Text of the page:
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Discussion Starter #1
I am looking for a Bio on Illinois Hall of fame member Henry Austin. He was inducted in 1979. Any information will be helpful.
Thanks, Scott Janowski
 

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Check your e-mail. I shot with Henry back in the 70's. Very good shooter. Real tough in bad weather I recall.
 

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I shot with Henry and was in his house for a visit. I thought I was a gun collector untill Henry took me into his den, that is where he kept his shotguns. Three walls from the floor to the ceiling was covered with model 31's
and 32 remingtons. I could not hardly believe what I was seeing. One of his favorite guns was one he called a Ranger. It look like a Browning A5 or a Model 11 Remington but was a pump gun. He shot it a lot as it seem to be his favorite gun. Henry was a good shot also. A shooter and friend Harry Gary introduced me to Henry many years ago. After Henry passed away I always wondered what happened to all those 3i's and 32's. Seeing this post brings back a lot of memories.

Dave
 

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I shot with Henry many times when I was a sub-junior in the late '70's. The first time I shot with him was at Exline, IL., 200 target singles event. He found out we were squaded together and came over and introduced himself. When he turned around to walk away, you couldn't help but notice that on the back of his well worn vest, he had Sports Afield All American patches overlaid on top of each other so that only the year showed. Well these patches started on the top of his left shoulder and went all the way to the bottom, and then, chronologically they began on the top of his right shoulder and continued down until they changed to Trap and Field All American ending up near the current year. As a then twelve year old you can't imagine my terror of having to be squaded with such a great shooter. I couldn't tell you what I shot that day but I'll never forget Henry's 198. He missed the first target in the first hundred and the last target in the second. After we finished, he told me some things he thought I should work on and also told me what his problem was. He said, "Son I missed those two targets today the way most people miss, I wasn't ready. Always be mentally ready to break the bird." I shot with Henry many times after that and he was always a gentleman in the truest sense. As I recall, he used to string tennis rackets and may have owned a sport shop. I also remember that he correctly forcasted the Wimbledon winner for a dozen years running. I also have wondered what ever became of that collection of 31's and 32's along with his vest. Thank you for letting me share my memories of this great man.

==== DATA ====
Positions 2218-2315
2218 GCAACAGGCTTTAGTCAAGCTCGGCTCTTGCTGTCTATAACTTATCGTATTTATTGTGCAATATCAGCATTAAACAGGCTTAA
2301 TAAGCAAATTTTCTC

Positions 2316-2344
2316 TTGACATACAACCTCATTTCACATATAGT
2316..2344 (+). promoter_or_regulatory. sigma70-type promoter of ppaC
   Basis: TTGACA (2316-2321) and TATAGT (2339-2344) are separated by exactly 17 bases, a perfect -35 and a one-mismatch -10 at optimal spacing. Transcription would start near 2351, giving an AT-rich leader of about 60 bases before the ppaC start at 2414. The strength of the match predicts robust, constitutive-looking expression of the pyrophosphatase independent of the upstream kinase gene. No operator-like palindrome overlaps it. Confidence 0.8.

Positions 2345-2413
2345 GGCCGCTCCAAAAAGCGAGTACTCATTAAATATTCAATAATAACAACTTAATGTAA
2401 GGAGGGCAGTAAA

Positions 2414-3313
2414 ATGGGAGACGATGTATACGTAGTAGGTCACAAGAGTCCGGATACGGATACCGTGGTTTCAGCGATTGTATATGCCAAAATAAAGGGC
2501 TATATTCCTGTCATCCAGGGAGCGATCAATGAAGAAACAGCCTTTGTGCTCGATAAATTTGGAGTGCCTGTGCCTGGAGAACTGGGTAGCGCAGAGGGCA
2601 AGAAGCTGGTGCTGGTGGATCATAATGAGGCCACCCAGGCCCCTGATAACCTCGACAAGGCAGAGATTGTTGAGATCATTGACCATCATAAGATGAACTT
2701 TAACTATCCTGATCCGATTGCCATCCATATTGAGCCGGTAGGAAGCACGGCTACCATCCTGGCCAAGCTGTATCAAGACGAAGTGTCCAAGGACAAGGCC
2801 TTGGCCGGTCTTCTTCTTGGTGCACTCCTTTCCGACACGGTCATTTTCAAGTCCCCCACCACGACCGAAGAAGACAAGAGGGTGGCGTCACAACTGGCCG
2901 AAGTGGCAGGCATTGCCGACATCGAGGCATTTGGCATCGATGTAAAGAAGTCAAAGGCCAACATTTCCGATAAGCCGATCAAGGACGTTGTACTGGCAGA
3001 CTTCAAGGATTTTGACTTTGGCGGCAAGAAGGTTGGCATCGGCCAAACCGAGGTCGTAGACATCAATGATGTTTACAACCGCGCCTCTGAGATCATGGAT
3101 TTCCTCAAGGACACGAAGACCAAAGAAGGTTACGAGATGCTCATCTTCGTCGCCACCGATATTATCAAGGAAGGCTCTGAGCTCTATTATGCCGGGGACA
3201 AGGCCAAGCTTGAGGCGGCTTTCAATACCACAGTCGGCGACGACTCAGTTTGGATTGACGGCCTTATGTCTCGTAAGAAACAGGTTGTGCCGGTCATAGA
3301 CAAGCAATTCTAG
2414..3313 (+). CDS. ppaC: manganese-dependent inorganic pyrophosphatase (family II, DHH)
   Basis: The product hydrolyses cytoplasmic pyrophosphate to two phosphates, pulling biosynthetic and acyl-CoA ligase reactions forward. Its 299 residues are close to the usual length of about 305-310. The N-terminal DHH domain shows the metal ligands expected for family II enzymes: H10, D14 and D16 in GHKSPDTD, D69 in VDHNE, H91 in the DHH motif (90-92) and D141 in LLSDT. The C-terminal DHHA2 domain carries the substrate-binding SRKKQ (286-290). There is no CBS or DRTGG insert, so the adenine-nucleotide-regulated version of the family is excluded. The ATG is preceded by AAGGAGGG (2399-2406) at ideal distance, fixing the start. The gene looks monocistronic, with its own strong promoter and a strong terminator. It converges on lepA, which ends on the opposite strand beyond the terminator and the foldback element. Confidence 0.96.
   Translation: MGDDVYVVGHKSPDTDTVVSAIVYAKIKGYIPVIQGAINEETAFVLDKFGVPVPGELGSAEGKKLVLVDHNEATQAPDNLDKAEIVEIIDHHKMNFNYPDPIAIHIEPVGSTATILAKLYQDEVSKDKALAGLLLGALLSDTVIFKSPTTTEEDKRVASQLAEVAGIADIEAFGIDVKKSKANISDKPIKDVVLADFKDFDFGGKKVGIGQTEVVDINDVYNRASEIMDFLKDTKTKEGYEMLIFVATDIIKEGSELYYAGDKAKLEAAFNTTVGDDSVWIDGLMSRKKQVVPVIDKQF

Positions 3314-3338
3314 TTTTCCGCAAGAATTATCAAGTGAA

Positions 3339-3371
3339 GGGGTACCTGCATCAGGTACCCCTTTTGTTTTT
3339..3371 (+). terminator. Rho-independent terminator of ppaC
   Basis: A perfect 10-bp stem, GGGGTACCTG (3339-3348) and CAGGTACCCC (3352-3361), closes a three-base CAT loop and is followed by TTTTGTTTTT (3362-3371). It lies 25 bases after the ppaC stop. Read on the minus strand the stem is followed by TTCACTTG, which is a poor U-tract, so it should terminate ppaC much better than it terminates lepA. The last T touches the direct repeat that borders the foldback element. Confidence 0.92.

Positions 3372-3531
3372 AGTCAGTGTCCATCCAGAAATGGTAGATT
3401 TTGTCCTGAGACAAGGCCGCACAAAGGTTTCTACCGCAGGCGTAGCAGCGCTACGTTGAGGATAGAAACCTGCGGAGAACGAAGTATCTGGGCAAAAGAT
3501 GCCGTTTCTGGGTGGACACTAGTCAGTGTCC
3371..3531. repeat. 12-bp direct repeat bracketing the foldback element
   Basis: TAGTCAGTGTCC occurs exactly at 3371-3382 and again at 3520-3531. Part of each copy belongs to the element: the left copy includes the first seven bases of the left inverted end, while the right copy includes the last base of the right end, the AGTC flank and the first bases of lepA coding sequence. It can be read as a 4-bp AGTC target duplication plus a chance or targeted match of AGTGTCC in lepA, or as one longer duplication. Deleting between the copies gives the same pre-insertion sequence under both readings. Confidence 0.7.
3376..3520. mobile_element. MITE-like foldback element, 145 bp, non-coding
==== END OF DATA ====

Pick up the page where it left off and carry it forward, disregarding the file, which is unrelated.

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Broke my first 100 straight with Henry leading off the squad at the Illinois
State Shoot in the early 70s..

Papajay
 

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Discussion Starter #7
Thank you all for your stories and information. I was able to contact Jim Matterson the Illinois Delegate and he is sending me some information on Henry.
I am a collector of Parker and Fox guns, The gun that I have of Henry's is a Parker Single Barrel Trap, It appears that it was custom built for him. His name is on a shield in the stock. Please send any stories you may have, I think this is the most interesting part of collecting these old guns.
Thanks again.
Scott Janowski
 

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Gentlemen,

When Henry died, his wife Mary told their daughter and son in law that as long as she was alive she wanted nothing done with the guns because they meant so much to Henry. I think Mary outlived the son in law which would have left the daughter to dispose of them. Mary is gone too so that restriction is no longer in place.
 
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